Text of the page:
Ministers of the 15 current and 10 future EU member states arrived in Brussels on Monday for a last negotiating session.
Danish Foreign Minister Per Stig Moeller told reporters he was confident of success. "I do think that we will get a treaty Saturday evening." Polish Minister for Europe Danuta Huebner echoed his view.
But back in Warsaw, Prime Minister Leszek Miller said the increasingly tough tone of countries demanding reform of the EU's voting system could create a political crisis.
"We can feel something of a chill. The question is whether this is just acting or toughening their positions. Should the latter be the case, we might be heading for a confrontation and the Brussels meeting could end in a fiasco," Miller told public radio from his hospital bed.
He is currently recovering from injuries received in a helicopter crash last week.
Differences of opinion
The new charter is designed to ensure the bloc can function smoothly after it enlarges from 15 to 25 states next May, expanding eastwards with a total population of 450 million and about one-quarter of world gross national product.
EU foreign ministers have narrowed many differences. But a core dispute over voting powers in EU decision-making remains as intractable as ever.
The draft constitution calls for a simpler voting system taking more account of population size, which Poland and Spain strongly oppose.
Other outstanding issues include the size and shape of the executive European Commission, with small countries pressing for one commissioner per member state.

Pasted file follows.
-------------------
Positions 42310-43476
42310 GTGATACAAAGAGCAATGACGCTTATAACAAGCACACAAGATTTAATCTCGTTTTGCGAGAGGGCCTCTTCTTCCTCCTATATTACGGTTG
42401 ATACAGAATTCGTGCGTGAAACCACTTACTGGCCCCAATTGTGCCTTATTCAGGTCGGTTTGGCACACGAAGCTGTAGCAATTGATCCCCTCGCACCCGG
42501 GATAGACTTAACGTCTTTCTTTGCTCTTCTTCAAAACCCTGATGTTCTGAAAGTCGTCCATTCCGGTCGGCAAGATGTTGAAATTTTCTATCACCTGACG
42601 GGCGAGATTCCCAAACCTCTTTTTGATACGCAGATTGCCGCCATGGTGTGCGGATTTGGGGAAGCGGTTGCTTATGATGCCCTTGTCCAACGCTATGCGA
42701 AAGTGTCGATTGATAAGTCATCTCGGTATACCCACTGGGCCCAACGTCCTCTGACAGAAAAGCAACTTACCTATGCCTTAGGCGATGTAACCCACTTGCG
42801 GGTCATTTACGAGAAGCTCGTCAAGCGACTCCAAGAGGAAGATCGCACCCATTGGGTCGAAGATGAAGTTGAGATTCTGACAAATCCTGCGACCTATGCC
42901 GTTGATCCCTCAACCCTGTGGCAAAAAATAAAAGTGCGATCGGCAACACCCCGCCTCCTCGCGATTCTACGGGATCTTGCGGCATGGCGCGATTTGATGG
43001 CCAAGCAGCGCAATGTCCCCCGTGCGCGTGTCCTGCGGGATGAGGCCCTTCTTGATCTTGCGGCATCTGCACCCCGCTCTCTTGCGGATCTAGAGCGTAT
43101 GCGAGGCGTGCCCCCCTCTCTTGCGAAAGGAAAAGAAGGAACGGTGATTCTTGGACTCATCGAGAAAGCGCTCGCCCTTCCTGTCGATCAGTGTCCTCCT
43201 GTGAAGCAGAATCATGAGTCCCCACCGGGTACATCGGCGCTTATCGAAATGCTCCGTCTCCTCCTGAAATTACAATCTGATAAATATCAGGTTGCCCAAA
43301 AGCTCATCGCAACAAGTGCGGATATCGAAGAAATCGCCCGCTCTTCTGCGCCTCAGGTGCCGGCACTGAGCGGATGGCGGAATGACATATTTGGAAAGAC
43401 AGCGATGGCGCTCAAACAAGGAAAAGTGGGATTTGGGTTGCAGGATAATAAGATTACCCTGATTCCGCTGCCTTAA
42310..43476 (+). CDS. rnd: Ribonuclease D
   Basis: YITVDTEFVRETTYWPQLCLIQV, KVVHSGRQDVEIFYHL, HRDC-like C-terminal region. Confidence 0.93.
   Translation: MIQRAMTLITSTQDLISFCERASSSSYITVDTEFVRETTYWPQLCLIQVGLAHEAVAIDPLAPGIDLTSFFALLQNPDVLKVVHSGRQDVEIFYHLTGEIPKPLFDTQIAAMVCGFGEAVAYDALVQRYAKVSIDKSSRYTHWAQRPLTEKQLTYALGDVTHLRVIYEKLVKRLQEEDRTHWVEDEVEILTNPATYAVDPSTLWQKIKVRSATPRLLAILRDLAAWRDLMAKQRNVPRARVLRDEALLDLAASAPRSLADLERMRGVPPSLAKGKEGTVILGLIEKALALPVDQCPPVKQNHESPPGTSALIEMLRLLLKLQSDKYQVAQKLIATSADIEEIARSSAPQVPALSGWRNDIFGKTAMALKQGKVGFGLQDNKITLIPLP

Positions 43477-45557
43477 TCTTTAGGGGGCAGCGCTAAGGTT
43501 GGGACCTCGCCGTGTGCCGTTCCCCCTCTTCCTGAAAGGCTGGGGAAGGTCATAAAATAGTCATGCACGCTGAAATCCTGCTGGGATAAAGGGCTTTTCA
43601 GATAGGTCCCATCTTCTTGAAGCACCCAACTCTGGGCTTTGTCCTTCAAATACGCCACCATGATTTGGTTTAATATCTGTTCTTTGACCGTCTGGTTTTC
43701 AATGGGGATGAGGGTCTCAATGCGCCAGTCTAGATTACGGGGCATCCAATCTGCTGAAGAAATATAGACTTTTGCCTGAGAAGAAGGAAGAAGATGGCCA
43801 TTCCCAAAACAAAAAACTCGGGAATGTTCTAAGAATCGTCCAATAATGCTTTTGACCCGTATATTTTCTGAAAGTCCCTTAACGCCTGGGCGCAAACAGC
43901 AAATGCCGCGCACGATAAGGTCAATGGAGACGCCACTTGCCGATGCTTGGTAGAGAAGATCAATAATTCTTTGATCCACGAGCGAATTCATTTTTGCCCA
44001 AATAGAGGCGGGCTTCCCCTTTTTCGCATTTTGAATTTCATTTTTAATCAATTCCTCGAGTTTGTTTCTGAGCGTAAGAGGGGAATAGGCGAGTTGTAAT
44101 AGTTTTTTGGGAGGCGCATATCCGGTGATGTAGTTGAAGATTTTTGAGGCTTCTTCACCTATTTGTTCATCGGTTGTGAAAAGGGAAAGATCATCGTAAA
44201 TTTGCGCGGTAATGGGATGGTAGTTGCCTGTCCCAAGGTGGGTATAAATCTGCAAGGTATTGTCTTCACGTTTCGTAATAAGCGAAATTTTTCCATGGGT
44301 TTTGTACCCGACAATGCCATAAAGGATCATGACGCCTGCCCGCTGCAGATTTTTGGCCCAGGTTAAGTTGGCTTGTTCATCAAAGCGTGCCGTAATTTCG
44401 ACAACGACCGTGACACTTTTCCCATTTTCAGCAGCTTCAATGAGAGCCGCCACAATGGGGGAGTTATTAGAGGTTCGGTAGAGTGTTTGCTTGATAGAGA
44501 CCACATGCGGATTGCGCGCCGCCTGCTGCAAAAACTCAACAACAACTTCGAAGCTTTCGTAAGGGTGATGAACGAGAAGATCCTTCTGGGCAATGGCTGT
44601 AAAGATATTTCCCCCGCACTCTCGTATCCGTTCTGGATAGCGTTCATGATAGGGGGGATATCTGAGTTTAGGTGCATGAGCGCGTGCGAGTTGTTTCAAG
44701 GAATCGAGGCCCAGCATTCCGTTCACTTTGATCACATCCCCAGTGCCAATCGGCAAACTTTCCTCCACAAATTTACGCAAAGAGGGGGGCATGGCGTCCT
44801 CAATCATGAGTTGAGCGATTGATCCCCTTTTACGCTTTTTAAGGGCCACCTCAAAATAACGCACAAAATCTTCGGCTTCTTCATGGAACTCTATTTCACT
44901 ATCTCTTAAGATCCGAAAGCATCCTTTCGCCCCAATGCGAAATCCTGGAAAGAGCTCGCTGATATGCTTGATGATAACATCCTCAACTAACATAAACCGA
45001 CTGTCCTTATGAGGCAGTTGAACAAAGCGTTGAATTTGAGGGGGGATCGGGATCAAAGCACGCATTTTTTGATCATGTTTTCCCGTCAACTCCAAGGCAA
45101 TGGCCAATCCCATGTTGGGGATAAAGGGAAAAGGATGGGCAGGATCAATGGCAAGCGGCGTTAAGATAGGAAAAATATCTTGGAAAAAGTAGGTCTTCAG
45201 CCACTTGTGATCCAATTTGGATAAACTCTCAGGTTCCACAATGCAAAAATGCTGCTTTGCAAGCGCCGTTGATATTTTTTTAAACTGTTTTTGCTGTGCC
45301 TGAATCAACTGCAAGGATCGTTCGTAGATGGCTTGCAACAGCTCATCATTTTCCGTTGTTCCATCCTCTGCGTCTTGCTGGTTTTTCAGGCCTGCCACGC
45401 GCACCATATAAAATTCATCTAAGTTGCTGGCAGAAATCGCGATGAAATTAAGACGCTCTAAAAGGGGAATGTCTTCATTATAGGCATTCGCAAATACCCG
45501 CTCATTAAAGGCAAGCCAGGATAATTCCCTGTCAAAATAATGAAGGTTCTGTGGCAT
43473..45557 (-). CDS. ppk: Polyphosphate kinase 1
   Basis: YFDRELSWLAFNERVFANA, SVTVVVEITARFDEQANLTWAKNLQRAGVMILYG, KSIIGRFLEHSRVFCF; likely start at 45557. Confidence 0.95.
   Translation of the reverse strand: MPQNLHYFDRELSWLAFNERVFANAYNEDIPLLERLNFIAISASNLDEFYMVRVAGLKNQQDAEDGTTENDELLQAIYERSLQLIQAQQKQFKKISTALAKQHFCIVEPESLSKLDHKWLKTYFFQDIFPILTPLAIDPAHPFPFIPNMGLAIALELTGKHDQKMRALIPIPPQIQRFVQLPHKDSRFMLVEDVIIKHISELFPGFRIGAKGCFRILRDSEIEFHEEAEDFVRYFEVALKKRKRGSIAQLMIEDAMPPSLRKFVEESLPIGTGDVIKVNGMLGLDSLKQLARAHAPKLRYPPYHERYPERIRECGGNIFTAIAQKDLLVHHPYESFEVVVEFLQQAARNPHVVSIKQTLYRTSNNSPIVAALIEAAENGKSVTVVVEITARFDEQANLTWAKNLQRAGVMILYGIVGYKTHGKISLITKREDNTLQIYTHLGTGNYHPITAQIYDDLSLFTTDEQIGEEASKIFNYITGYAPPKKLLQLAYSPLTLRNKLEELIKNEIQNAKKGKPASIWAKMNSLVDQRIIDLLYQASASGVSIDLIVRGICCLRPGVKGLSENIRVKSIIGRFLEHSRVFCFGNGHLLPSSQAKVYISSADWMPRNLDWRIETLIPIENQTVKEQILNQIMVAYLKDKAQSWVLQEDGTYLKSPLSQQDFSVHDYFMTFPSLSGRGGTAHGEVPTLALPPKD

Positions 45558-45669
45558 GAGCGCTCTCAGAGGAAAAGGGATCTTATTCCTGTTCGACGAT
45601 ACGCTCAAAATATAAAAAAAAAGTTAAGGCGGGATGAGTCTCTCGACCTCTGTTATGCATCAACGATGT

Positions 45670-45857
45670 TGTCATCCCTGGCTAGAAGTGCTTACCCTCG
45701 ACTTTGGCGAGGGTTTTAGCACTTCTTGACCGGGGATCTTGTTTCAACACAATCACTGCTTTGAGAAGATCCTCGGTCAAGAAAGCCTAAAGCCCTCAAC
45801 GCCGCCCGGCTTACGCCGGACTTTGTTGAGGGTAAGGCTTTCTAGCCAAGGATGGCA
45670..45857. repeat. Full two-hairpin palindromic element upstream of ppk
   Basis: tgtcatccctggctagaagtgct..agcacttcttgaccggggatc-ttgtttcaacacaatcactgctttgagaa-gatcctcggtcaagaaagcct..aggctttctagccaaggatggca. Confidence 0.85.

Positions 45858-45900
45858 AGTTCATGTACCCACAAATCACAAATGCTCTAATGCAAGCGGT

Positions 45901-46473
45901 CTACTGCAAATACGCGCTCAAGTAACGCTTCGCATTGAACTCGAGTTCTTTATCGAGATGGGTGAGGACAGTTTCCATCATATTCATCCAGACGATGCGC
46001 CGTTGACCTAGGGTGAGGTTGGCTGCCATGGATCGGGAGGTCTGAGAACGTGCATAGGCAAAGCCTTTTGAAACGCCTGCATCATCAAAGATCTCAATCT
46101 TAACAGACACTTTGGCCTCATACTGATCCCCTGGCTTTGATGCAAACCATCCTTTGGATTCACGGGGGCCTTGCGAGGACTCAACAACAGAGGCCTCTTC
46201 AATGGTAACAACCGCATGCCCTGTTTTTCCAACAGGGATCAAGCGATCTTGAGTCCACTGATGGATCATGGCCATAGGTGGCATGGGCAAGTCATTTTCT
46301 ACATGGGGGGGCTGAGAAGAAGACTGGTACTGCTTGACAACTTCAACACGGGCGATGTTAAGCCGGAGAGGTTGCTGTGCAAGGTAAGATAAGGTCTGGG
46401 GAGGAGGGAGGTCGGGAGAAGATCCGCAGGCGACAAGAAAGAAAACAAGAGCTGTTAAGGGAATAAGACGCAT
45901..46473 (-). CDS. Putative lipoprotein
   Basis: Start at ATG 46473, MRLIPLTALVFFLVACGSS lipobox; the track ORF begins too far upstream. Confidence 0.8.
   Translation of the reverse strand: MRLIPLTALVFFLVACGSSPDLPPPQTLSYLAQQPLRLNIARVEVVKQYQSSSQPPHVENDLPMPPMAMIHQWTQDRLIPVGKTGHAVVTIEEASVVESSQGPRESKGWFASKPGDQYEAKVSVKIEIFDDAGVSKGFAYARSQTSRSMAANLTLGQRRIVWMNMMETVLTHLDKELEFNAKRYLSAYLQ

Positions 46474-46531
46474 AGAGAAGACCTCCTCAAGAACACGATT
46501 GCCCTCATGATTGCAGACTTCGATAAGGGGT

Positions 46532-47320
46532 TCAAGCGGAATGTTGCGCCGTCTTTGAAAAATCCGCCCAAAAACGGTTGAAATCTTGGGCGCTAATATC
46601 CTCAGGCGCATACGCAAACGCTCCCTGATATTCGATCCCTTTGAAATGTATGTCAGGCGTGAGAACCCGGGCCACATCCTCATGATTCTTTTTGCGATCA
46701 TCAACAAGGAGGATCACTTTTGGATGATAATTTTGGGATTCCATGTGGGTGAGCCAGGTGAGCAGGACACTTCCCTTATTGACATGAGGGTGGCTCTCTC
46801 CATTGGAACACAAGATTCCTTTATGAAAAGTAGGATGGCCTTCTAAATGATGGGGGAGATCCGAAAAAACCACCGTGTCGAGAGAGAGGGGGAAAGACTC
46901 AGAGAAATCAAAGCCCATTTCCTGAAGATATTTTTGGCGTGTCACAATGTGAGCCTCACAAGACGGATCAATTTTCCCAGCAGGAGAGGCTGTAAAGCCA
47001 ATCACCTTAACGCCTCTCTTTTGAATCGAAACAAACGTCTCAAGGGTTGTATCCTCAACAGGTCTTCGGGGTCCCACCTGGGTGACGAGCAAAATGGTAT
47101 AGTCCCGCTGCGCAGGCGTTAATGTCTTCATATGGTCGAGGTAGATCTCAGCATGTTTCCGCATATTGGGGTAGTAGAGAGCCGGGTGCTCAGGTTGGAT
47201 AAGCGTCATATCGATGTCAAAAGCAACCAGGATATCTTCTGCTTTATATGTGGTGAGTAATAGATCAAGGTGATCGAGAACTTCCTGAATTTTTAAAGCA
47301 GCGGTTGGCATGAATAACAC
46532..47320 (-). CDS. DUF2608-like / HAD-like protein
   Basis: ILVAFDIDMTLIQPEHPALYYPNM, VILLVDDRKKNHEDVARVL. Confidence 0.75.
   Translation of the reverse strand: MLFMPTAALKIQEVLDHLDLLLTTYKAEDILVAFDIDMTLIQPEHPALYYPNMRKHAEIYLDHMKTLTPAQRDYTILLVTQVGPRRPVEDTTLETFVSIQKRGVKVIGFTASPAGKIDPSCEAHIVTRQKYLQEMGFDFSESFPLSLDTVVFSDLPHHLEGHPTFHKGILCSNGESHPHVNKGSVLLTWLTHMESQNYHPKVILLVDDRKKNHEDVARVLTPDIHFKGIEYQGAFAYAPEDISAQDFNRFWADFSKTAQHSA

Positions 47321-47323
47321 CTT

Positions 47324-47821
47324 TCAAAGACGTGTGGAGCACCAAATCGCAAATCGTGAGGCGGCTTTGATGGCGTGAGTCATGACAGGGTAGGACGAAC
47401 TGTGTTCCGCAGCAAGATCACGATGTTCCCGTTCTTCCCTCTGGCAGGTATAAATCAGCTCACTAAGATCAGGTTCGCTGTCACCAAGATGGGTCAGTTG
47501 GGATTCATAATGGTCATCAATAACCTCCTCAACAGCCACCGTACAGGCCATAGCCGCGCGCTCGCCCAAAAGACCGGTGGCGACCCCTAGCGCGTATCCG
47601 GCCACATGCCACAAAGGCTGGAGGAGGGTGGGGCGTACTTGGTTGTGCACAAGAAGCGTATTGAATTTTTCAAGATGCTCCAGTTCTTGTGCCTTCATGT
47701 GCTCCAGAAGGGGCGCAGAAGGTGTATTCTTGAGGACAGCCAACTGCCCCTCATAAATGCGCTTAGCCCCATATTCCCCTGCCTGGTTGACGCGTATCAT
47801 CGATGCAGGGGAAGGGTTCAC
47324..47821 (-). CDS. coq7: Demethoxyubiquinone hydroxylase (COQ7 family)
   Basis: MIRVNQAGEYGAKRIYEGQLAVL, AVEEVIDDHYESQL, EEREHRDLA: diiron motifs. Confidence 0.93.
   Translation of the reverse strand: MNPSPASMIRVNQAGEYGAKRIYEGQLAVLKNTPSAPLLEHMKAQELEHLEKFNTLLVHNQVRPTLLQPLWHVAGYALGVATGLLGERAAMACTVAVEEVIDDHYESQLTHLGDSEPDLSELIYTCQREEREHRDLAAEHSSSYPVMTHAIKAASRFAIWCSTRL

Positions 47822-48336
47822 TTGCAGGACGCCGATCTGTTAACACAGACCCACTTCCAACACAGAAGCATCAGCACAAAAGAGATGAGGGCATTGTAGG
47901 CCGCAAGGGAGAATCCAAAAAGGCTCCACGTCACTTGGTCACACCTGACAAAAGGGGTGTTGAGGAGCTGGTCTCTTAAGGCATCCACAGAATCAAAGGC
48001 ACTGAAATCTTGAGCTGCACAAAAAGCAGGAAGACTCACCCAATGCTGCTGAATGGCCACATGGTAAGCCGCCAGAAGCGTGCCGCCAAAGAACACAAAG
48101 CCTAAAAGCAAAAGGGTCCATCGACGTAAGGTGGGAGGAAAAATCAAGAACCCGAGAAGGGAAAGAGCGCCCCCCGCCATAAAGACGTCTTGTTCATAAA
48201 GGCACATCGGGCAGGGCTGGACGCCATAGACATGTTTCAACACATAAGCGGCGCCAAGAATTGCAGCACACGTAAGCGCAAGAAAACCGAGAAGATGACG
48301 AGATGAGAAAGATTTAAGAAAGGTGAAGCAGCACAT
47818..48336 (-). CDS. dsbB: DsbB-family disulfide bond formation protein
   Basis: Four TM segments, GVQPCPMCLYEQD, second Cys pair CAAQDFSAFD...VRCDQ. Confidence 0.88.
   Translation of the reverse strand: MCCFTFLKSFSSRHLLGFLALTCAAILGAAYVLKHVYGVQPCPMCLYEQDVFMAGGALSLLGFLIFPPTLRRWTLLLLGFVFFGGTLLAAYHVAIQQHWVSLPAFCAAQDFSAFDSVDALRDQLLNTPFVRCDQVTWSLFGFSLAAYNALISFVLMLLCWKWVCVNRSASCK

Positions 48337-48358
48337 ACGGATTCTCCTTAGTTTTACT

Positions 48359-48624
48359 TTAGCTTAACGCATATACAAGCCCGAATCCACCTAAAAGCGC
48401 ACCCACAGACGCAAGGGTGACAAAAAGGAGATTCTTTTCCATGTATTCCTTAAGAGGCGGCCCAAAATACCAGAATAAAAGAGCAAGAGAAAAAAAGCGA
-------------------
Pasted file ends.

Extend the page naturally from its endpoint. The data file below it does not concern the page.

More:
"We can feel something of a chill ... we might be heading for a confrontation and the Brussels meeting could end in a fiasco"
Polish prime minister
A mutual defence clause which four non-aligned EU member states are resisting is also proving controversial.
There are also serious questions over the powers of the European Parliament and the Commission on the EU budget and economic governance.
Germany and Italy, which holds the rotating EU presidency, said on Sunday they would not give way on the vexed voting rights issue.
German Chancellor Gerhard Schroeder said he and Italian Prime Minister Silvio Berlusconi both agreed they were not prepared to accept the demands of Spain and Poland.
These two are the main beneficiaries of a voting system agreed under the Nice Treaty in 2000, which gives them nearly the same voting power as Germany, despite having populations of about 40 million each, roughly half the size of Germany.
Both Spanish Prime Minister Jose Maria Aznar and Miller have made it clear they are not prepared to give up either.
However, Berlusconi said it would be better to put off a deal rather than reaching an unsatisfactory agreement.
EU leaders are due to wrap up the negotiations by Saturday evening, although the programme allows for possible extra sessions on Sunday.
A 105-member Convention of lawmakers and national representatives headed by former French President Valery Giscard d'Estaing drew up the draft constitution over 16 months in 2002 and 2003.